A judge rejected efforts by Samantha Green’s attorneys to have Yolo County District Attorney’s Office tossed from her murder case on accusations of improperly obtaining Green’s medical records after her arrest in the death of her infant son.
Yolo County public defenders, in a lengthy March motion, accused Yolo County prosecutors, sheriff’s and district attorney’s investigators of breaking the rules, first by using an improper search warrant to obtain Green’s psychological records in March 2015 after Green’s arrest, then by summarizing the reports despite a court order that they be sealed.
The records were maintained by Yolo County jail’s medical provider, California Forensic Medical Group. The Monday decision was announced by the Yolo County District Attorney’s Office.
Green’s attorneys argued in the motion that the information should never have been disclosed, leaving Green at a disadvantage as she heads to trial, saying prosecutors are now “infected with knowledge” of Green’s mental state.
Yolo prosecutors, in their response, argued that they had Green’s information for months with a judge’s permission before handing over copies to defense attorneys during discovery in April 2015, adding that the summary of the records prepared by a DA’s investigator was not different evidence, but the same records that had been approved for release.
Prosecutors also asked why Green’s defense – months later and weeks before trial is to begin – is only now asking for the District Attorney’s Office to be removed from the case, dismissing the recusal effort as a “stratagem.”
“Defendant is certainly aware that she will be challenged on why she did not request recusal long ago,” the prosecutors’ motion read. “This failure suggests that so-called factual ‘infection’ is not a real concern at all.”
Green’s attorneys argued that a judge in June 2015 quashed a Sheriff’s Office search warrant used to obtain Green’s records and ordered the records returned to the court. Attempts by prosecutors to unseal the records failed last July and again in January.
However, a district attorney’s investigator had summarized Green’s records on orders from prosecutors last June before they were ordered sealed, according to the defense motion. The investigator’s summary was then uploaded into the district attorney’s computer network, defense attorneys argued.
“The prosecutor had ample time to review these documents and prepare to rebut all issues of mental state,” defense attorneys argued in their motion, calling Green’s information, in prosecutors’ hands, “a bell that cannot be unrung because the records helped shape their investigation including defense strategies and theories.”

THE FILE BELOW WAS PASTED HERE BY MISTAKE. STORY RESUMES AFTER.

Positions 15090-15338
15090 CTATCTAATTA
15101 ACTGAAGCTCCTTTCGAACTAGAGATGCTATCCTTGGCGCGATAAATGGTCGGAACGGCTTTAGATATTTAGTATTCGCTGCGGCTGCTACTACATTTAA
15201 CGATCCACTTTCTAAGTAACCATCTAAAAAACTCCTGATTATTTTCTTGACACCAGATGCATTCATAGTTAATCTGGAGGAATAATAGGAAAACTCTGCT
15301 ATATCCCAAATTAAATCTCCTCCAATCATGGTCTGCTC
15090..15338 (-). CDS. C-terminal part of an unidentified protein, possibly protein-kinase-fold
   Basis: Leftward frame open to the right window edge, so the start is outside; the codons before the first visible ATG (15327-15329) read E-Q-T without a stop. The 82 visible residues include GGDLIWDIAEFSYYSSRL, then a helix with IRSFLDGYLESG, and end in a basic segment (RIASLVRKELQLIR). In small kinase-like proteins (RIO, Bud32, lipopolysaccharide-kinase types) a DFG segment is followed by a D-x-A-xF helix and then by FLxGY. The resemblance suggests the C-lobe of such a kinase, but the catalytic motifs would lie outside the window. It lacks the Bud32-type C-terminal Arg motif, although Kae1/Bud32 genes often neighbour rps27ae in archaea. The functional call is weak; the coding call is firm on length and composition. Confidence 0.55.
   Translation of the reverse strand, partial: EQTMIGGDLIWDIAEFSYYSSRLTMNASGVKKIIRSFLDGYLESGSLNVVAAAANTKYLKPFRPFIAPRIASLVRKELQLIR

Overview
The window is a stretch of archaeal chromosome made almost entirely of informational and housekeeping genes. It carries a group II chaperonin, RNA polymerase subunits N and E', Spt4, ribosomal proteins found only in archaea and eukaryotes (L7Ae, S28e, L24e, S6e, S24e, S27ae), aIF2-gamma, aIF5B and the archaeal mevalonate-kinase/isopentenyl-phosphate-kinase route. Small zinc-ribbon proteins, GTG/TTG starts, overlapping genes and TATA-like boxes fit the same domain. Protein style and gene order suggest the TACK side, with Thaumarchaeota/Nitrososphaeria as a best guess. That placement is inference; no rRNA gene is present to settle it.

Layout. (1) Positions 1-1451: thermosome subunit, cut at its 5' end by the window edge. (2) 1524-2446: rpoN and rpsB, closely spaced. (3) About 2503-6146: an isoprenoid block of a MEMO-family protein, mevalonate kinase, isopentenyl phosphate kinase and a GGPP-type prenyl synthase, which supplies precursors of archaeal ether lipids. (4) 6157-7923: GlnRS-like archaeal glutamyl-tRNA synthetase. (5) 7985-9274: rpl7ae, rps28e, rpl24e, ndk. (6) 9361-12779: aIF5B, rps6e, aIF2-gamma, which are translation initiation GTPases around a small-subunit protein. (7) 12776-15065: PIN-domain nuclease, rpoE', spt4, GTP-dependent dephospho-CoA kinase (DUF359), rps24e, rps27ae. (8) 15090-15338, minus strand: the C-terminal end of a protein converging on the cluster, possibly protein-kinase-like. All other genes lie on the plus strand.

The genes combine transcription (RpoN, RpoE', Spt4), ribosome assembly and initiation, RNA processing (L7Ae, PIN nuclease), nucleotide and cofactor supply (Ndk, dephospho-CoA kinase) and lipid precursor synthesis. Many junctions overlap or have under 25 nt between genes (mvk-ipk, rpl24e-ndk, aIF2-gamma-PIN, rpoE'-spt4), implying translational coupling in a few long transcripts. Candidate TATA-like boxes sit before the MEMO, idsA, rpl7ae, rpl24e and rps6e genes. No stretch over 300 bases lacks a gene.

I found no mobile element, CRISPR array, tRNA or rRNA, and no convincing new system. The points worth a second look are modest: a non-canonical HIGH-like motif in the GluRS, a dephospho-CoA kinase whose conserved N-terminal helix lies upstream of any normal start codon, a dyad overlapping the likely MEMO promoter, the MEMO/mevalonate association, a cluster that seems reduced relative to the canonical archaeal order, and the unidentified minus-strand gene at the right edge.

Yolo County prosecutors in March appealed the judge’s order to quash the search warrant to the 3rd District Court of Appeal in March, public defender’s attorneys said in their motion.
Green faces trial April 25 in Yolo Superior Court, accused of killing her infant son in February 2015. The baby, 19-day-old Justice Rees, was recovered in a remote slough near Knights Landing.
Prosecutors say exposure to the elements led to the death of the infant clad in a onesie and a diaper. Justice’s body was recovered from the slough amid overgrown trees and brush Feb. 25, 2015. According to testimony at her preliminary hearing last November, Green told a Woodland police officer she had passed out next to Justice in the slough and that he was unresponsive when she awakened. Green said she swam across the murky slough for help, the officer testified.
The previous day, Feb. 24, 2015, authorities rushed to a resident’s call of Green excitedly calling for help from a levee road saying that she had been kidnapped. Investigators later learned that Green and fiancé Frank Rees had planned to meet a female friend in Knights Landing, but that Rees departed alone after the couple had an argument at a Woodland gas station.
Green later returned to the Woodland home they shared with Rees’ parents, picked up her infant son and headed for Knights Landing to find Rees, investigators said. Green ended up on a levee road, holding her baby inside her coat.
Defense attorneys say Green had no intention of killing her son. Prosecutors say her actions put Justice Rees in harm’s way and rose to the level of a murder charge.